But the house drawn by the child remains inscrutable; it betrays no secrets to the outside viewer. Though her drawings are imbued by the sorrows of the household (and the world: the little moons from the almanac falling into the carefully drawn flowerbed), those sorrows are, ultimately, unknown to us, and perhaps unknowable. What we see expressed here are the effects of those family sorrows, and we end knowing the emotional and psychological states of the grandmother and child, but not the source of those states. Through her art, the poet has connected us with a remembered emotional condition, but the point is not the particular cause (the starting item of gossip, as it were), but the transformation of it into a work of art. (This is why I have avoided an autobiographical reading here, though anyone who knows something of Bishop's early life can make assumptions about the connections between this poem and the poet's life.)

This is from The Complete Poems 1927 - 1979, by Elizabeth Bishop.

4 comments:

Michael Strickland said...

Just got around to reading this today, and found myself wondering why you assume the child is a girl. I read through the poem picturing a boy, oddly enough. Lovely explication, by the way.

Patrick J. Vaz said...

Thank you, glad you enjoyed it.

You raise a really fascinating question about the gender assumptions. I've posted a number of poems in which the sex of the speaker is not specified -- my usual procedure is to assume the speaker's gender is the same as the poet's, on the grounds that if you're writing in the other sex's voice you'd make a point of establishing that in some way. (I also make the assumption for the sake of some convenience. . . .) So despite my frequent rejections of readings that reduce poems to autobiography, and my insistence that "the speaker" is not necessarily the same person as "the poet" I guess I am to some extent relying on what I know of the poet's biography as a guide. In this particular instance, knowing some things about Bishop's childhood reinforced my assumption that the child was a girl. But you are correct that if you came upon this poem not knowing who wrote it or anything about her life you could easily assume the child was a boy (so this might be a case of the reader identifying the child with the reader's own gender).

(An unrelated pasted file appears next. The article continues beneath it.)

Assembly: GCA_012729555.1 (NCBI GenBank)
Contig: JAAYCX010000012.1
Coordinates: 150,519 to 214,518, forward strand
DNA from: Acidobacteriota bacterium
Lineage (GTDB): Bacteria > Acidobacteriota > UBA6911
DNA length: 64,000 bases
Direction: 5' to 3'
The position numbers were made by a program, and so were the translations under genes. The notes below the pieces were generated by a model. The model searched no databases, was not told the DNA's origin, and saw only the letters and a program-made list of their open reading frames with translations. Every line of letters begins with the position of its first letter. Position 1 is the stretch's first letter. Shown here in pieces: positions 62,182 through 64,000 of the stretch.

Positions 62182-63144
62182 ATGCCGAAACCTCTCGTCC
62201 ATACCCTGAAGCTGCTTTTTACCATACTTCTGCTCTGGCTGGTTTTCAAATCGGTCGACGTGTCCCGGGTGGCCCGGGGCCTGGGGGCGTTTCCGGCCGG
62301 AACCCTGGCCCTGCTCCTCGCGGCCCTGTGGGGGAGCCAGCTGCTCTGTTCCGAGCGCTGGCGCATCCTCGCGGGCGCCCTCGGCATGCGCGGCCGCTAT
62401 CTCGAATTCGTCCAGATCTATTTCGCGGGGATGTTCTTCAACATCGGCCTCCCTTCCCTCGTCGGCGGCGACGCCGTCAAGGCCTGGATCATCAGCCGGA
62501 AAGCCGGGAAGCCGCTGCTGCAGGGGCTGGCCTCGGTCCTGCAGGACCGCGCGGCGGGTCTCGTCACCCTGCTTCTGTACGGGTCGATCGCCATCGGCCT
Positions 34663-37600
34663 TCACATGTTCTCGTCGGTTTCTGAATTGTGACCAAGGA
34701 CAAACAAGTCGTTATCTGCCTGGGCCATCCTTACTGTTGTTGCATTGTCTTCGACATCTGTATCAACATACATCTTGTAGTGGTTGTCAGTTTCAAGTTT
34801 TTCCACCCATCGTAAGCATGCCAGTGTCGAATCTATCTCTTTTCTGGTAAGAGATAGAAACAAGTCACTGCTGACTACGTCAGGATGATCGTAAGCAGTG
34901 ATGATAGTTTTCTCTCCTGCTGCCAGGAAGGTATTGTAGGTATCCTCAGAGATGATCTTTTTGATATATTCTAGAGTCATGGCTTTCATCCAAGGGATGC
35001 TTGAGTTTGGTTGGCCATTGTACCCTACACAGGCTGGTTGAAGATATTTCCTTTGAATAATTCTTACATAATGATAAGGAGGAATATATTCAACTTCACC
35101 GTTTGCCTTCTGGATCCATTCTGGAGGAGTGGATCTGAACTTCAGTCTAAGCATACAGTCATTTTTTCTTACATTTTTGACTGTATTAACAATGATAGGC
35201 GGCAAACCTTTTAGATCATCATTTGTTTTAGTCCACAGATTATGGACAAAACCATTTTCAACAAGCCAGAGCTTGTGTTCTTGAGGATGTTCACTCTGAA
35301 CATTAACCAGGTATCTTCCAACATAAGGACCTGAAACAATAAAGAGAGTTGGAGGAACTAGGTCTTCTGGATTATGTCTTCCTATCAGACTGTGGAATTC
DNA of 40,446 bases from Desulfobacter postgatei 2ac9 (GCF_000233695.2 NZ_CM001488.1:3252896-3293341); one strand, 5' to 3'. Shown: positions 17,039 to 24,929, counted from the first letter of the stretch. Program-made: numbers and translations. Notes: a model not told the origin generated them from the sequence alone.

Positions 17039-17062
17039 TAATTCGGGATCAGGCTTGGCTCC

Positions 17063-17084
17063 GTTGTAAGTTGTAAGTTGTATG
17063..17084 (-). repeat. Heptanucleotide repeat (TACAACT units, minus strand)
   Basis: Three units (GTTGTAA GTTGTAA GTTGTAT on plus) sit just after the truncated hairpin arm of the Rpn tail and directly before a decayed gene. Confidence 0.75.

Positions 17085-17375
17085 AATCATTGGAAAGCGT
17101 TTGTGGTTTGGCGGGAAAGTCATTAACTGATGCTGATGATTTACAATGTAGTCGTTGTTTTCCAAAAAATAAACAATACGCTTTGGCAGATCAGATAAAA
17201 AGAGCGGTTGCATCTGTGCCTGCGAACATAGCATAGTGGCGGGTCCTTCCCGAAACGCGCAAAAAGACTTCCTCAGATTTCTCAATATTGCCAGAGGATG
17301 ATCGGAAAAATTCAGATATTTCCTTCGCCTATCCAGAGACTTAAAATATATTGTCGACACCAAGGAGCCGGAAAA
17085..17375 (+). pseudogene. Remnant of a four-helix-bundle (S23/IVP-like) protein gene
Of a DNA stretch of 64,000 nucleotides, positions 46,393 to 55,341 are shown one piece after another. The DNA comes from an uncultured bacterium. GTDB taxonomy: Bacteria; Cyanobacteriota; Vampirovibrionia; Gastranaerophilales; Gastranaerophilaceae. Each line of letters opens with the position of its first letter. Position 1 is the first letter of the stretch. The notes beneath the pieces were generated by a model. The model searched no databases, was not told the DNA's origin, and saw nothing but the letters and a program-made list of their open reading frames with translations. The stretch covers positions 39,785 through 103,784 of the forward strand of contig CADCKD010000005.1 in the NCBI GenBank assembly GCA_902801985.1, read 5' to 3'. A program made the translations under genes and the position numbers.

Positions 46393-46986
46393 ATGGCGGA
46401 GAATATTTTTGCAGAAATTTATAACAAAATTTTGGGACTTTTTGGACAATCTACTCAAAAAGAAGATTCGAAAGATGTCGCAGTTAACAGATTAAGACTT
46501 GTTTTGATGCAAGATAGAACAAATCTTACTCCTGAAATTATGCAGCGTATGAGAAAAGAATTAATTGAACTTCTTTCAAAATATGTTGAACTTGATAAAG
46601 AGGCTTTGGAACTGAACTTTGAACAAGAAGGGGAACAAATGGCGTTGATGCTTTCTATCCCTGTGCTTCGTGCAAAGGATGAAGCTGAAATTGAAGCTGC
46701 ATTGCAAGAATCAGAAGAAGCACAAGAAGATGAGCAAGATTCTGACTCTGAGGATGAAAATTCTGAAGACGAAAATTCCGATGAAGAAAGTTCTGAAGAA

And to show that there are exceptions to everything: tomorrow's poem, oddly enough, though written by a woman and addressed to a woman, seemed to me very much written as a man speaking to a woman, even though that isn't really specified in any way other than our assumptions about traditional gender roles (that man is the seducer and woman the "seducee"). But there's nothing in the poem itself that would prevent you from thinking it was a woman talking to another woman. And again, despite my dislike of biographical readings, part of this is what I know about the poet's personal life. (Not to be too mysterious: the poet is Louise Bogan, and as far as I know she was not a lesbian but had affairs / marriages with several men, including the poet Theodore Roethke, so I'm assuming that if she writes a seductive poem aimed at a woman, she's doing it in the male voice -- but there's nothing to prevent a reader from making his or her own assumptions there.)

Teresa VazGoodfellow said...

The child in my mind was genderless. Even after reading the previous comment, which prompted me to ask myself what did I think the child was, it still didn't gel in my mind. It was just "a child." The thought that struck me in this poem was the child drawing another house. Made me wonder if the child was drawing from a distant memory - the house he or she once lived in, in happier times - but is now, for some unknown, but no doubt sad reason, gone.

Patrick J. Vaz said...

Thanks -- that's a very interesting thought about the child being genderless. I think I've known this poem and the poet too long to see it that way, but it's very striking, and I think you did pick up on the main thing, about drawing the house.